We are delighted to share that Such as the higher Canadian tax rates, as well as how to organize: your U.S. retirement accounts, your U.S. revocable trusts, and your U.S. business interests.
To read the article you can see it in part below, or click here to read the full article.
Four tax and other financial considerations for Americans moving to Canada
Matt Altro and David Altro
The Globe and Mail
March 25, 2019
A record number of Americans were looking to leave the United States, with 26 per cent of those polled last year who would like to move looking to Canada as their country of choice. That’s up from 12 per cent in 2016, according to a Gallup survey conducted last month.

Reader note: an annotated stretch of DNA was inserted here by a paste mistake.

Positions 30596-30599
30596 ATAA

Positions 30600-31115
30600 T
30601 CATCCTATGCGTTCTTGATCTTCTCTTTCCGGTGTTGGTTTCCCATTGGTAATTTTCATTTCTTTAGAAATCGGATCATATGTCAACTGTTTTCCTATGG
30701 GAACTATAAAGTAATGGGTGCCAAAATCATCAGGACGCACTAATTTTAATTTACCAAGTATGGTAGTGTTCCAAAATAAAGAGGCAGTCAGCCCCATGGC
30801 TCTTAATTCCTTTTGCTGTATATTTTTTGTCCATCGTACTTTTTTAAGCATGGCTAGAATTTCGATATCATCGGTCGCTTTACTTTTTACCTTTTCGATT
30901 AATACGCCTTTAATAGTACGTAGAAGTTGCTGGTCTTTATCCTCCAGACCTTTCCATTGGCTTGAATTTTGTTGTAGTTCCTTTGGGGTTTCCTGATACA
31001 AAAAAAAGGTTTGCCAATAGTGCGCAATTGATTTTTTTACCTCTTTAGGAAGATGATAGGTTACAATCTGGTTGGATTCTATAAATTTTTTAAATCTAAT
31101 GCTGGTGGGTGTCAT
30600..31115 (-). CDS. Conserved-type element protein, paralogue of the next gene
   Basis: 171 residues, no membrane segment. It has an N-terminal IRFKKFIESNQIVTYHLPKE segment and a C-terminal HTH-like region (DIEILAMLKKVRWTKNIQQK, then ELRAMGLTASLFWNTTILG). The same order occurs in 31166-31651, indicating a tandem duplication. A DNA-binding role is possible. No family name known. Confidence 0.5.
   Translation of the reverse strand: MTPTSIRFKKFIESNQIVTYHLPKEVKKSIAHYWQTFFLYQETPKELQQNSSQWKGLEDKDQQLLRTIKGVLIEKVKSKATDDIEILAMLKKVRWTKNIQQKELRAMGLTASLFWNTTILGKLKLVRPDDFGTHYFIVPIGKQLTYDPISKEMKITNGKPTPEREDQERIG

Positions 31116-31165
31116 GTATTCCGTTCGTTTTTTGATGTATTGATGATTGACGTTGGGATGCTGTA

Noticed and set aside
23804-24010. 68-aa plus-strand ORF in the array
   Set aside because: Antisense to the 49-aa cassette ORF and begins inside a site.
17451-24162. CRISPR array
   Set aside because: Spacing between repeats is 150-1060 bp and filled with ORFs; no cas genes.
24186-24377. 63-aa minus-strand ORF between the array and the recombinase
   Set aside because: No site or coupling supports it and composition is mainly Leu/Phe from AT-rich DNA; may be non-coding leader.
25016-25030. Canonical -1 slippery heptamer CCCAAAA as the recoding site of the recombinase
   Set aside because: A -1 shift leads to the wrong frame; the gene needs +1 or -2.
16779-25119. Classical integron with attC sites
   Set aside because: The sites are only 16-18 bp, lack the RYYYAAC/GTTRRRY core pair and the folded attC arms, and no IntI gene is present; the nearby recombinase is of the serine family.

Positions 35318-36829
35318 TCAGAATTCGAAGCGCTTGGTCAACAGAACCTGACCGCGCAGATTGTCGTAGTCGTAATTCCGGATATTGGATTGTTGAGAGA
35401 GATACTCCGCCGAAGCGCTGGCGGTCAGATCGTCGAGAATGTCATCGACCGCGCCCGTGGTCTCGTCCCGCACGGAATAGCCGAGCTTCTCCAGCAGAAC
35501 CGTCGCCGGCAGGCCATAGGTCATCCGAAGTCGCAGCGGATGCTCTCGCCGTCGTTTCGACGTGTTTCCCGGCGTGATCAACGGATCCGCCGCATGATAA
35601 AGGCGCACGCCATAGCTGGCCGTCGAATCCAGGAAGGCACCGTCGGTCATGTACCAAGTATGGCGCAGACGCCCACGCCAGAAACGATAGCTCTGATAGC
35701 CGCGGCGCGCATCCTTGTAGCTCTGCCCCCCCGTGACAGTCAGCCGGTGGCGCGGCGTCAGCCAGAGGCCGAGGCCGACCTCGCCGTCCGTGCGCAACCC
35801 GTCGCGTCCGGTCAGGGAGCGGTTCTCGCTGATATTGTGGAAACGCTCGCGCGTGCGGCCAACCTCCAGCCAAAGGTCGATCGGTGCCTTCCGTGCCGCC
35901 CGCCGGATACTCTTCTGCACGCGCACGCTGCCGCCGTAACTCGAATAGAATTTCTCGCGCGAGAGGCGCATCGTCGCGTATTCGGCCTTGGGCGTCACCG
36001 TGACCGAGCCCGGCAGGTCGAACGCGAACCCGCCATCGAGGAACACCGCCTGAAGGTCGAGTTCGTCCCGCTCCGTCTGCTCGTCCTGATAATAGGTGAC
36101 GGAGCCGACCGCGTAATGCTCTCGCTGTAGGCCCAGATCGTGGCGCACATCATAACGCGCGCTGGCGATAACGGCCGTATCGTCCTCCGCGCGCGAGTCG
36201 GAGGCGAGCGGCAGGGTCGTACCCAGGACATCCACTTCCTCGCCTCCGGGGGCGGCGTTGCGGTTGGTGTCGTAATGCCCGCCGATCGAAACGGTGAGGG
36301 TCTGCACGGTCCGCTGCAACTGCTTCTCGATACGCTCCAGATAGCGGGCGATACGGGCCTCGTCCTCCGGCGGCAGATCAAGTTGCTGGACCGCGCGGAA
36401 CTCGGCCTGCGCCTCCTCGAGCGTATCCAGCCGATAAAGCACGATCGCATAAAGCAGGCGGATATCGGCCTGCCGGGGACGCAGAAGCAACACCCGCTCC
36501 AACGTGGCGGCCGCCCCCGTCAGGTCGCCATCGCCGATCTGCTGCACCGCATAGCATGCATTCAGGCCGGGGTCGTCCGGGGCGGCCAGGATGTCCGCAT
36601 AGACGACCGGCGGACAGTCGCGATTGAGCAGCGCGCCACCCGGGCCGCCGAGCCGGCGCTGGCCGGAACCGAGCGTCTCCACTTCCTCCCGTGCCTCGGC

These statistics are consistent with what we are seeing in our practice. Over the past few years, we’ve seen a significant increase in the number of Americans interested in moving to Canada and in Canadians living in the United States who want to return home.
Whether you are returning to Canada or moving here for the first time, it takes more than a warm winter coat to fully protect you from all the challenges – and to reap the benefits – of living in this country. There will be government-funded health care, lots of hockey and, most likely, higher taxes. Below is a primer on a few of the key issues that Americans moving to Canada should consider.
HIGHER TAX RATES
Although there are exceptions, tax rates are generally significantly higher in Canada than in the United States. For example, residents of Washington State and Florida pay a top marginal tax rate of 37 per cent while residents of Ontario and Quebec pay top marginal rates of nearly 54 per cent. […]